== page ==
Baby Scrapbook Ideas for Moms
It's the new mom's "book club," so indulge with your friends
It's instinctive to save life's little bits and pieces: old valentines, ticket stubs, pictures from the prom. These scraps help recall who you were, what you did, and how awful your hair was back then. Now, as a mom, you want to record every moment with your sweet baby, but who has the time? If you need an easier option than the endless fill-ins of a store-bought baby book, then give scrapbooking a try. It's creative, it's fun, and, best of all, you can do it with your friends.
1. Invite friends -- the more the merrier
Nearly every new mom wants to document the big (and little) events in their infants' lives. "I found it extremely rewarding to watch the scrapbook grow along with my child, from day one through the toddler years and beyond," says Elisabeth Bergoo, a mom of three in Marietta, Georgia, with decades of experience.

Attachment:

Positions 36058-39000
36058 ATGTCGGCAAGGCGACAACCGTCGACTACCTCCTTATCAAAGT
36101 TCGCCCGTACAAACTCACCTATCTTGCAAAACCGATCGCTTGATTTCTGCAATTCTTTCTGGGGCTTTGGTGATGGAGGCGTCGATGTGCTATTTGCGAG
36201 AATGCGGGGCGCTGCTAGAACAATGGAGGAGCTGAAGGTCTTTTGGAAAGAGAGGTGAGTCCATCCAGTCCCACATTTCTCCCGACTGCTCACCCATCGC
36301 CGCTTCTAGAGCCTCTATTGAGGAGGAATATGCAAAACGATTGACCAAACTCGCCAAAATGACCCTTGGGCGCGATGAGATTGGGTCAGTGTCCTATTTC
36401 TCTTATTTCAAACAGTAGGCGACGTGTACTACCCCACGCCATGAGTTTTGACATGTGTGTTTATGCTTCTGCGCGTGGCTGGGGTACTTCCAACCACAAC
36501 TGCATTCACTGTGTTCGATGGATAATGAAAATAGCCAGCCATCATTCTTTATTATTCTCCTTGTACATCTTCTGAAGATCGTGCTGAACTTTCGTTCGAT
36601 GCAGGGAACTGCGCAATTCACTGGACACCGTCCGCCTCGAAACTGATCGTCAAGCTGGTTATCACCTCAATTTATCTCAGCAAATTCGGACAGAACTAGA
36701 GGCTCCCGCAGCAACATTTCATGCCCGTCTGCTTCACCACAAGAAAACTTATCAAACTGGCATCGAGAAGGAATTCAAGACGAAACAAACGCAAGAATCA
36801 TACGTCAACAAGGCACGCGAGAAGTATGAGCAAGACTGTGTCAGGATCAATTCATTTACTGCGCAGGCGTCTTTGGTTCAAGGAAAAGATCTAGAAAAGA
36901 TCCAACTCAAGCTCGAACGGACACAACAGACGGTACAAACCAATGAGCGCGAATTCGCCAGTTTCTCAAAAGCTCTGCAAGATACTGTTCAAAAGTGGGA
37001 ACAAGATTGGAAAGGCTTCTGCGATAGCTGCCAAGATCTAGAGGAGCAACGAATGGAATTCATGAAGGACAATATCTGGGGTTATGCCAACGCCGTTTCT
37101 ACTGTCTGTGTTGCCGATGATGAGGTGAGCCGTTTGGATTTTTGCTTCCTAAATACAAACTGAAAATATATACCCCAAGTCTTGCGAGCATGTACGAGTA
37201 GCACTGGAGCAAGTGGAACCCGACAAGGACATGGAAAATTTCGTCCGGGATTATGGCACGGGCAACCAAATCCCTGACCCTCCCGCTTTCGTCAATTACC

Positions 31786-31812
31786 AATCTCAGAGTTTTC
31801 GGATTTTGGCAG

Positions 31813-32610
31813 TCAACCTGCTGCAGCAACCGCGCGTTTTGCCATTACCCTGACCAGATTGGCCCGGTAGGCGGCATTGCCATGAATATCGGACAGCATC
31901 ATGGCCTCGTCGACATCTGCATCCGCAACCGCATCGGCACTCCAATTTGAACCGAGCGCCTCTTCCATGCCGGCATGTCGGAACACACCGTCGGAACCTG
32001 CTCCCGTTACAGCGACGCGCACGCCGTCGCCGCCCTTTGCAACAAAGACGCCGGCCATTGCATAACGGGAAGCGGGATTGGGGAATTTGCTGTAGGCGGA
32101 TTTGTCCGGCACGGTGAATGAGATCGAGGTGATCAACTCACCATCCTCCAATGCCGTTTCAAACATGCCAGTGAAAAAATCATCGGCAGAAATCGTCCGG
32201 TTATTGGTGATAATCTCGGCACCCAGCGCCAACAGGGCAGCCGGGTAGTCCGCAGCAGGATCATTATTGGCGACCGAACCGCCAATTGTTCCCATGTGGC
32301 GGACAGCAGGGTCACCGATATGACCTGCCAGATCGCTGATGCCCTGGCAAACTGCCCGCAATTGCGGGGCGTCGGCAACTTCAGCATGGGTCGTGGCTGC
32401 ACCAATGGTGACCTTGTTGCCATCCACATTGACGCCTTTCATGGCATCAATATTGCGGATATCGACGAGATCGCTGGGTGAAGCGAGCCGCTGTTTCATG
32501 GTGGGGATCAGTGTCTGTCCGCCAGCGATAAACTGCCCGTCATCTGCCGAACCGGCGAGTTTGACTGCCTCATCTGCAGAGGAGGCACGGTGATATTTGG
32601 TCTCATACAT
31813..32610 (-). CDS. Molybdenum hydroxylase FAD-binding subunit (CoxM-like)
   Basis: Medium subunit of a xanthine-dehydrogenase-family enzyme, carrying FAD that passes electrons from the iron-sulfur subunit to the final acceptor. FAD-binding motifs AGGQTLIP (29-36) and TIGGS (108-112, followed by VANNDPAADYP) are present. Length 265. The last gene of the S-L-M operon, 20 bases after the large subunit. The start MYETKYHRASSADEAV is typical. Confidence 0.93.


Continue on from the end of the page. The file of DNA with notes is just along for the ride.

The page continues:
Setting aside a specific time to work on the book each week ensures that you'll have some "me time," or you can meet up with friends to make the time more social and fun. Not only can you share supplies, but you can also bond over those late-night feeding sessions and the spitup on your shirt. So take advantage of this guilt-free way to put your husband on baby duty, grab your photos, and head out.
2. Smile, baby! Use pictures to say it all
Photos are the heart of scrapbooking, so if you don't already have a camera that you like, consider getting a new one. It doesn't need to be very pricey, it just has to take reliable shots. The key here is to get one you're comfortable with so you'll always bring it with you -- babies do the cutest things at any moment of the day.
Keep your photos in one place so you don't have to search for them when you're ready to work on your book. "Photo boxes store and organize your pictures by date, event, or theme," says Erica Oesterreich, a mom of two in Portland, Oregon, and the founder of PersonalScrapper.com.
Jennifer Kelly Geddes is the mom of two girls in New York City and senior associate research editor at Parenting.